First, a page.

- Michigan must shift public spending away from punitive systems towards more innovative and collaborative approaches that will beget thriving communities.
- “The next Fortune 500 company is already here. The idea is with someone in our ecosystem – within our region,”
- “Cities aren’t designed to do everything.”
Advancing Criminal Justice Reform and Economic Development With Public-Private PartnershipsJune 1, 2023
Leaders from the New Economy Initiative, Michigan Justice Fund, and Joe Louis Greenway Partnership highlight successful public-private partnerships in economic and community development, and the potential to support criminal legal reform while discussing the challenges and best practices for developing and implementing such partnerships. Gathered in the discussion were:
- Ashley Carter, Director, Michigan Justice Fund, Community Foundation for Southeast Michigan
- Wafa Dinaro, Executive Director, New Economy Initiative (NEI)
- Leona Medley, Executive Director, Joe Louis Greenway
- and moderators Melanca Clark, President and Chief Executive Officer, Hudson-Webber Foundation
- and Ric DeVore, President, Community Foundation for Southeast Michigan
Dinaro shared that the New Economy Initiative (NEI) was born in response to the adage, “When the U.S. gets a cold, Michigan gets the flu.” Through pooling philanthropic funds, NEI works to make the economy more resilient and diversify the industry in Southeast Michigan, with a focus on entrepreneurs and micro businesses. “Detroit has been on the forefront of entrepreneurship support and doing this work,” with the initiative evolving to become a national model. 50% of Michigan employees are employed at small businesses, so it is critical that they receive resources to help them grow. “The next Fortune 500 company is already here. The idea is with someone in our ecosystem – within our region,” she predicted.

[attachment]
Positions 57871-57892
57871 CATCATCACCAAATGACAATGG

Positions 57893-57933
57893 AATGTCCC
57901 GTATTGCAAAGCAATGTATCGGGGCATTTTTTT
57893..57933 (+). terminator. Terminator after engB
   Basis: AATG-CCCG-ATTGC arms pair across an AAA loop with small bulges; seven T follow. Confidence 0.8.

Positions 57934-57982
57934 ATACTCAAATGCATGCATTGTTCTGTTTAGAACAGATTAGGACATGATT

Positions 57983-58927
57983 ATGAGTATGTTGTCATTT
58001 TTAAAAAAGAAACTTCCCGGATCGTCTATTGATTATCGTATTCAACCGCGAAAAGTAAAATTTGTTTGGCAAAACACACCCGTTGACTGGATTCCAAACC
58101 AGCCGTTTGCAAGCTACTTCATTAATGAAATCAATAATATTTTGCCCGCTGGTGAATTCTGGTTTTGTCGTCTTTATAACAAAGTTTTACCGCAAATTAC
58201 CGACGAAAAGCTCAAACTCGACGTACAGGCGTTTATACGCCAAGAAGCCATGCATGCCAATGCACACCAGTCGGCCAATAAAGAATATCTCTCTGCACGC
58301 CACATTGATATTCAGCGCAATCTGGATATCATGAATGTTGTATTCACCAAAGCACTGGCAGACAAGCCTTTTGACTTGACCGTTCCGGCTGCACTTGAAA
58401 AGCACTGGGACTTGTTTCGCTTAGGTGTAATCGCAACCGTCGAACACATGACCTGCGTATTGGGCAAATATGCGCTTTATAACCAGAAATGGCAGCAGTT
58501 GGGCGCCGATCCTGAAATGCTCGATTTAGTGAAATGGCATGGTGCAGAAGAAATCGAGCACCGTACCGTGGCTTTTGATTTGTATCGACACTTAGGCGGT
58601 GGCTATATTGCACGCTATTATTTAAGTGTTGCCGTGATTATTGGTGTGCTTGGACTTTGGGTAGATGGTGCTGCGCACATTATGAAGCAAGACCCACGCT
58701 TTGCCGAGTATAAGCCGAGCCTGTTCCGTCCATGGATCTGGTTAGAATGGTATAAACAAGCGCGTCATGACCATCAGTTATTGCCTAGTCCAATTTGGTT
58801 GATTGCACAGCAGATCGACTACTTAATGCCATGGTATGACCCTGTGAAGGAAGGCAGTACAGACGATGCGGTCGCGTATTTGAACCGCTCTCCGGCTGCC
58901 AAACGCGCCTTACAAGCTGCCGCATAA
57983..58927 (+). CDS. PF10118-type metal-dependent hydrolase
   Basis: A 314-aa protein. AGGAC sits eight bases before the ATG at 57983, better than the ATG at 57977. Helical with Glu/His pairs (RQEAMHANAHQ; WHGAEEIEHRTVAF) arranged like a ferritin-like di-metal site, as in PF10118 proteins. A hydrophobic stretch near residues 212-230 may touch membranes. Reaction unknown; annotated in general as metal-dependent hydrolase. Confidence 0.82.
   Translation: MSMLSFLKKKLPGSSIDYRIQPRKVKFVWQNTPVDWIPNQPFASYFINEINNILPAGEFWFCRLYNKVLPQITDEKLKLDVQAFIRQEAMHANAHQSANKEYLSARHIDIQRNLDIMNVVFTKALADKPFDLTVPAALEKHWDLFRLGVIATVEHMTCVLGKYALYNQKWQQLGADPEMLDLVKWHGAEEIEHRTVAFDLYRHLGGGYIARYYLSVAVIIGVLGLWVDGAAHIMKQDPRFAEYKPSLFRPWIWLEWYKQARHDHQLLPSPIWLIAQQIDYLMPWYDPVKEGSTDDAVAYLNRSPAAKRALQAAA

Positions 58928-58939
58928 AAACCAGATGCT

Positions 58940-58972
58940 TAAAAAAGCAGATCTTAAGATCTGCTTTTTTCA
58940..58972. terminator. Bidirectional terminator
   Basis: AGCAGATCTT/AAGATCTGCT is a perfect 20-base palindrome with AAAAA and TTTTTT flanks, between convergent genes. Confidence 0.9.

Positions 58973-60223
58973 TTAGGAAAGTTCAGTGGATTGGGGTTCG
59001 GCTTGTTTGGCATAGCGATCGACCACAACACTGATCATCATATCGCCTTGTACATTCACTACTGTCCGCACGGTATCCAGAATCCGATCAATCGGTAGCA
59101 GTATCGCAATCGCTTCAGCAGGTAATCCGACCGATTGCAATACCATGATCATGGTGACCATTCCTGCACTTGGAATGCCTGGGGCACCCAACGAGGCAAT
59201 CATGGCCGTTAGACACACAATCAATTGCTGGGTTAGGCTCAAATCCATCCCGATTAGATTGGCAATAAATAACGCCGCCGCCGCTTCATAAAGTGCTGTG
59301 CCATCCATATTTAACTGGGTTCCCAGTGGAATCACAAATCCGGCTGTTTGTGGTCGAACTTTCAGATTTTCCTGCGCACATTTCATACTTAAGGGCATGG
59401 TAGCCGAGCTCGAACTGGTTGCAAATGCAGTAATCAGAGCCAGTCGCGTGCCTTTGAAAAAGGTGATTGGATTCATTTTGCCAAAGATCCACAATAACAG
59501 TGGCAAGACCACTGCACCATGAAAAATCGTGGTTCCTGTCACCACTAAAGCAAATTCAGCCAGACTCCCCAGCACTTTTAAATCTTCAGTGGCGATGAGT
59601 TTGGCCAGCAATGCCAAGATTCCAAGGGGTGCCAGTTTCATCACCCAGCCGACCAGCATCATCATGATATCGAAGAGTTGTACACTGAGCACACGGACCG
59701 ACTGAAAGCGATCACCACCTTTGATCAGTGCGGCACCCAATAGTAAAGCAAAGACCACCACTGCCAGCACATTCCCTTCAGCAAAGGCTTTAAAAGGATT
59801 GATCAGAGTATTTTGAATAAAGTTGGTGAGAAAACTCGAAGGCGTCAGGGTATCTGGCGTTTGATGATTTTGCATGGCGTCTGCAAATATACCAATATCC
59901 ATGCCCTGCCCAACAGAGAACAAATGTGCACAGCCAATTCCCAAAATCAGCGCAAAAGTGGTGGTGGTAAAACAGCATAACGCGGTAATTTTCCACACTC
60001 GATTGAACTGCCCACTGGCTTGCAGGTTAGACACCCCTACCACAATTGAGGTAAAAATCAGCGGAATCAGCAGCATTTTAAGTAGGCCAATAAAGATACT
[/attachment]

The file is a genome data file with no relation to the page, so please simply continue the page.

Led by Carter, the Michigan Justice Fund is an initiative of the Community Foundation for Southeast Michigan that addresses the issue of mass incarceration across the state. It does this by supporting the economic mobility of directly impacted people, reducing the state’s reliance on incarceration, and supporting advocacy and movement work. With Michigan ranking as 10th in the U.S. for most people incarcerated by population, their goal is to “shift public spending away from punitive systems that we know don’t deliver the results we’re looking for, towards more innovative and collaborative approaches that will lead us to more thriving communities which are going to be our answers to public safety.”
The new Joe Louis Greenway is a 27-mile-long pathway that connects Detroit’s most challenged neighborhoods to the beauty of the riverfront. The Partnership, headed by Medley, acts as a steward to the stakeholders and provides programming and services. Medley would like to see the Greenway become an attraction in our Region such that “not only are we driving up to Mackinac, but people from Mackinac are driving to Detroit to experience the Greenway and our communities in such a way that highlights the neighborhoods and businesses in their best way.”
These seemingly unrelated organizations and initiatives work together in partnership in surprising ways. For example, Dinaro said because entrepreneurship has a low barrier to entry, NEI can step in to provide opportunities for returning citizens and insert them into the entrepreneurial pipeline. Building on this, Carter suggested investment in career training for formerly incarcerated people as an obvious solution to Michigan’s workforce shortage. Additionally, Dinaro said that residents of the neighborhoods along the Joe Louis Greenway should be included in the development of their communities and have a voice when it comes to what the business landscape looks like as things change around them.
Medley emphasized that “cities aren’t designed to do everything.” Partnerships bring in stakeholders that are able to invest in large-scale projects that can support lifetime positive results for residents. When met with a question about the value of green spaces for residents, Medley explained that years of disinvestment in Detroit convinced residents that parks aren’t for them, but for tourists to enjoy. The city needs a psychological shift because although Detroit is the Motor City, “the motor is not the car, it’s the people.” She concluded, “I don’t subscribe to who we are not, I subscribe to who we are. You can’t tell me who Detroit can’t be.”
This Mackinac Policy Conference session was hosted by Community Foundation for Southeast Michigan.